Senior Obligations Posing a Threat to Graduation


Most West Potomac seniors are looking forward to graduation, but their hopes might be dashed by unpaid obligations. Over 700 letters were mailed home this year informing students of obligations they have left unpaid. Financial assistant, Mrs. Katie Savage of the West Potomac Financial Department, has the responsibility of making sure all fees are paid by students.


“I do deposits, because we collect a lot of things at West Potomac for field trips, class fees, or any other time there would be money going through,” Savage said. “I prepare the deposits twice a week and anything else Ms. John might need help with.”


Ms. John is the head of the financial department. As financial assistant, Savage helps Ms. John to make sure every fee is paid and each responsibility is taken care of.


“There are different kinds of things [students have to turn in],” said Savage. “There are specific senior dues, which are through the senior sponsors, which cover things like the cap and gown. The obligations are separate, and they are as a result of fees that should have been paid that aren’t paid yet, like an overdue bill.”


For example, if a student was given a textbook and they forgot to turn it in last year, then there would be an obligation to pay for that textbook. If seniors do not turn in all necessary fees (aside from the senior dues), events in the future are affected, such as purchasing a prom ticket or participating in graduation.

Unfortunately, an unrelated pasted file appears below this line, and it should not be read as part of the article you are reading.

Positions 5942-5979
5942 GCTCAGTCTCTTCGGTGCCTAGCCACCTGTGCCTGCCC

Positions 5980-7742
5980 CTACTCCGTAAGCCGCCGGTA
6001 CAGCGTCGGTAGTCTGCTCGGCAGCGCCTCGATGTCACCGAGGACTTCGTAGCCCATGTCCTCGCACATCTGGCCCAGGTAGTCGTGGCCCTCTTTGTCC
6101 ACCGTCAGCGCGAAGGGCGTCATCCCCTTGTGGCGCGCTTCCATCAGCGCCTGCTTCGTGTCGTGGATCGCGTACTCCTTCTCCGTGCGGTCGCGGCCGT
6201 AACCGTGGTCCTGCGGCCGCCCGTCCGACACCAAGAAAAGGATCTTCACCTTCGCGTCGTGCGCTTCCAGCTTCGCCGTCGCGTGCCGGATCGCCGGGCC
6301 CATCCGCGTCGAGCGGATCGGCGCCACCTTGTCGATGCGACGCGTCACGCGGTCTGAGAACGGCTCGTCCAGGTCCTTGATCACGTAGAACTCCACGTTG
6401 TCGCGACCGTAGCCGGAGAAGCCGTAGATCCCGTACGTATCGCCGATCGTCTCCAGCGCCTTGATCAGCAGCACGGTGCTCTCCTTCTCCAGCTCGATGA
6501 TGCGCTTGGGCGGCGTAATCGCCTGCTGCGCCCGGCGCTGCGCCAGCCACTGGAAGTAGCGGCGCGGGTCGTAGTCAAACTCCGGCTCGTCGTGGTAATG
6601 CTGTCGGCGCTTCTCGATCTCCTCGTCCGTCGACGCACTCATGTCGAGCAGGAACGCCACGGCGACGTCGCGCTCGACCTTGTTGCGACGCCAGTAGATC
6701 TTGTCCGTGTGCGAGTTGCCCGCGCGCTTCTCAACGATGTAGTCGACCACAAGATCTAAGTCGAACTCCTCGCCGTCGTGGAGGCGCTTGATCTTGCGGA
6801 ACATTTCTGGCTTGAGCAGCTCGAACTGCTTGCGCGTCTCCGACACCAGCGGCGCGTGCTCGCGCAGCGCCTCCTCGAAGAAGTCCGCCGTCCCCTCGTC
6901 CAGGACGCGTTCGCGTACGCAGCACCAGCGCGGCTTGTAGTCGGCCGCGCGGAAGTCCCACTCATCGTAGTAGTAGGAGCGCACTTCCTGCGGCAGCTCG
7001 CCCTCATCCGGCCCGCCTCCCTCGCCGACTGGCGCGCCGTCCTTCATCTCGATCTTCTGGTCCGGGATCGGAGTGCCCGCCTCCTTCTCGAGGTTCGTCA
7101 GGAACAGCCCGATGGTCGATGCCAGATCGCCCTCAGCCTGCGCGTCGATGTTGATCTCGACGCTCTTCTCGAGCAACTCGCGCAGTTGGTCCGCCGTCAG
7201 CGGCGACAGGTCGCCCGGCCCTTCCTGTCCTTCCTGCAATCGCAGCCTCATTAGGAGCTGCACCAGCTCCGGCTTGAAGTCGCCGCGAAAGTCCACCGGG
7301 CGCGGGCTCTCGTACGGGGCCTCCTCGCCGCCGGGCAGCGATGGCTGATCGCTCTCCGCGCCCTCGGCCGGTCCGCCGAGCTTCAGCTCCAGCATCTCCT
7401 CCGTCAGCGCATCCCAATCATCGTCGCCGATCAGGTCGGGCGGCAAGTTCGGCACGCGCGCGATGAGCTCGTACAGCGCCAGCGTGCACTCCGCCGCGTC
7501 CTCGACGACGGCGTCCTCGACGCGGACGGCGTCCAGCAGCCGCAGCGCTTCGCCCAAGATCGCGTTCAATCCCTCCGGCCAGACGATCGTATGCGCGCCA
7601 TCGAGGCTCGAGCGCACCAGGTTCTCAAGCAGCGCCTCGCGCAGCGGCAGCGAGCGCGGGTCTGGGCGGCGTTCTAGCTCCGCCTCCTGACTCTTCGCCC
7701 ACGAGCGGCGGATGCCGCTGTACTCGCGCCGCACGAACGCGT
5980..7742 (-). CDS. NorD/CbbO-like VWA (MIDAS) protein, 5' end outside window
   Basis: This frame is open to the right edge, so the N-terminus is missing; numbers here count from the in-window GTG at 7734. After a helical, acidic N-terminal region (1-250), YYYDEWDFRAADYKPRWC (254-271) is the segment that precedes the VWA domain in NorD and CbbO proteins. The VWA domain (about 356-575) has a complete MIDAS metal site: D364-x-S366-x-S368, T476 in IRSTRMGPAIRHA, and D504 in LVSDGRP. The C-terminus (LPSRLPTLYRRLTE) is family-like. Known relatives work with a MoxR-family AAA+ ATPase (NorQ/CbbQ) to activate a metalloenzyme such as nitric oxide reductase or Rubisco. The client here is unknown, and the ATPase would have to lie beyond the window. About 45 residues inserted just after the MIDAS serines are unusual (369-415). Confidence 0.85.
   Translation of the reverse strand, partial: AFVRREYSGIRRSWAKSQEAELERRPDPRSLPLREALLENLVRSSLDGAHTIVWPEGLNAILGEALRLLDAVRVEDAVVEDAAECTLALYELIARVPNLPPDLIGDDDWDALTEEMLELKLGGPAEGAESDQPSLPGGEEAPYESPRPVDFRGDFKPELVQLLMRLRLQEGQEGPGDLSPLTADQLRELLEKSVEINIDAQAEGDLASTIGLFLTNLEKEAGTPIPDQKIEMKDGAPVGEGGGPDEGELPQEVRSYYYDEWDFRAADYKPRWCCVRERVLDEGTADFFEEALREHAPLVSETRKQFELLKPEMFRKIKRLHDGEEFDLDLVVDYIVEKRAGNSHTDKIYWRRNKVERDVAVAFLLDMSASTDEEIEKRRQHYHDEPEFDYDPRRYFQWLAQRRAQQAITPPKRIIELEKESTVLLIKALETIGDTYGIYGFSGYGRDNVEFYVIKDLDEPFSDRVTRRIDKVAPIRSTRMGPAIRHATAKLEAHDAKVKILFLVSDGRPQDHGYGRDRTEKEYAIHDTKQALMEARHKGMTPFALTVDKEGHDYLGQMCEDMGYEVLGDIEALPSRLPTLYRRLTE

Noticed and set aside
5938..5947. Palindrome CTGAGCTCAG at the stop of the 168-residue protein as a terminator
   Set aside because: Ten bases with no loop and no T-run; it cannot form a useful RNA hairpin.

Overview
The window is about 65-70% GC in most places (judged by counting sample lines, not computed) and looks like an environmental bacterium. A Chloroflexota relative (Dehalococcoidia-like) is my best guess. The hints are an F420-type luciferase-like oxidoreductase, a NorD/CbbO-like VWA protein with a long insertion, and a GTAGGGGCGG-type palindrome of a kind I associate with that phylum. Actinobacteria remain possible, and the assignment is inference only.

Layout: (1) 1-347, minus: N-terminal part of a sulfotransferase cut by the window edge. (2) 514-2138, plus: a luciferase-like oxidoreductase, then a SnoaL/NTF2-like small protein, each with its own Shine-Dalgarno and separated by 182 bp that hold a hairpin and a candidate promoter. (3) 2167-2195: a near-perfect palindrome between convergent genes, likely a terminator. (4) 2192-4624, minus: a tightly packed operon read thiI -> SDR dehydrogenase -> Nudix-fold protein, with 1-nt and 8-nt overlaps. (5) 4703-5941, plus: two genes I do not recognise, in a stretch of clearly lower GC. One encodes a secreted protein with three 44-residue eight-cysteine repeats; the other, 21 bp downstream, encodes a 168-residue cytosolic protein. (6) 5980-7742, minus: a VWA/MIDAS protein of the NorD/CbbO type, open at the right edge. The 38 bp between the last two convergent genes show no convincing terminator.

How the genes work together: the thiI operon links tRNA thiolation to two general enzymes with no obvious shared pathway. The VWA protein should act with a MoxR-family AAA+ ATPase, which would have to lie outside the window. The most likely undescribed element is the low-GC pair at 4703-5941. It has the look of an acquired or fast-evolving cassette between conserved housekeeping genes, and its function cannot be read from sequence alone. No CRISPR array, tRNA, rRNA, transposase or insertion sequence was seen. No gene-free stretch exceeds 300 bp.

“It might be hard for some people to pay,” Savage said. “However, these are bills that were due earlier, so if someone turned in all their textbooks and paid their class fees when they were told about them, then they would not have an obligation.”


Fairfax County has also acknowledged that paying may be difficult for families.


“Fairfax County Public Schools has something called ‘Equal Opportunity Funds’, and those are for students whose families qualify financially,” Savage said. “If certain students qualify for the Equal Opportunity Fund, they wouldn’t have to pay for those [obligations].”


As Savage sat in the lunchroom accepting fees, a student came up to the table with money in hand.


“Are you still accepting money?” the student said.


Savage put the money into the cashbox and recorded the paid fee on her computer. She has been accepting money in the lunchroom for the past weeks now–so seniors, if you want to walk across the stage on June 21, take care of your obligations!